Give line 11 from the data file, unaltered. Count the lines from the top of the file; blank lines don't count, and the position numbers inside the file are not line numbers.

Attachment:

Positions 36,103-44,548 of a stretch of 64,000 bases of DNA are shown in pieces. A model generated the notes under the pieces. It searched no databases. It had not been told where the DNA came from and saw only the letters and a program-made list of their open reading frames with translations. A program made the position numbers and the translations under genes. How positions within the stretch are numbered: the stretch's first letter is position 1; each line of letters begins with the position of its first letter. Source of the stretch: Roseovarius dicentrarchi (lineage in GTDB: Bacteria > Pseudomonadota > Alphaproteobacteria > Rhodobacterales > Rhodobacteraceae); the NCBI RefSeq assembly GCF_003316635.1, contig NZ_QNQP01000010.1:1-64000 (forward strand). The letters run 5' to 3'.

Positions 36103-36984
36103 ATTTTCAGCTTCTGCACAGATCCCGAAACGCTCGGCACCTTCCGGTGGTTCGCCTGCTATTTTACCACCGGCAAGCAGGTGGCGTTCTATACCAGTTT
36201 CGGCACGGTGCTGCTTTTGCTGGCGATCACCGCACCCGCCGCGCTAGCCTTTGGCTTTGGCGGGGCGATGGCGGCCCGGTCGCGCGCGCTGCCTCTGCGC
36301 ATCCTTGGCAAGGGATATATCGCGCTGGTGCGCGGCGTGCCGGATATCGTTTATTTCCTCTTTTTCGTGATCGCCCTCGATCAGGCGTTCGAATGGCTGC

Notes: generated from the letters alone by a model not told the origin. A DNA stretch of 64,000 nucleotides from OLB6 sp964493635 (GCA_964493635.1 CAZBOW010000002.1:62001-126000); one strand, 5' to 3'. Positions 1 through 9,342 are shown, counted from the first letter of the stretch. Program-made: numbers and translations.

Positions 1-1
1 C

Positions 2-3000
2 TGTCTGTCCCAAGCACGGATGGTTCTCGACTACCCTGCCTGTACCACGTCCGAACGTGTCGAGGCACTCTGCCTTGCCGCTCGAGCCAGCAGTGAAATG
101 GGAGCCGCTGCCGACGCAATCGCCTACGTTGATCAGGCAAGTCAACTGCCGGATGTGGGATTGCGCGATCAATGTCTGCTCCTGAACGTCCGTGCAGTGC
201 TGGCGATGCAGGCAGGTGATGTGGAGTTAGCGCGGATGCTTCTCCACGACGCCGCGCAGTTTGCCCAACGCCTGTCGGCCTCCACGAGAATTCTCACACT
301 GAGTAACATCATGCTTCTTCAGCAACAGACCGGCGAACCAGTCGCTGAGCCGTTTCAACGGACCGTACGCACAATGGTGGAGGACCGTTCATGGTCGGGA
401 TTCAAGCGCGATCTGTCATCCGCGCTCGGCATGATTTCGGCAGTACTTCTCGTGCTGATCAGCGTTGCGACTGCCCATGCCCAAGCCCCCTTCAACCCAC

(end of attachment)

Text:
101 GGAGCCGCTGCCGACGCAATCGCCTACGTTGATCAGGCAAGTCAACTGCCGGATGTGGGATTGCGCGATCAATGTCTGCTCCTGAACGTCCGTGCAGTGC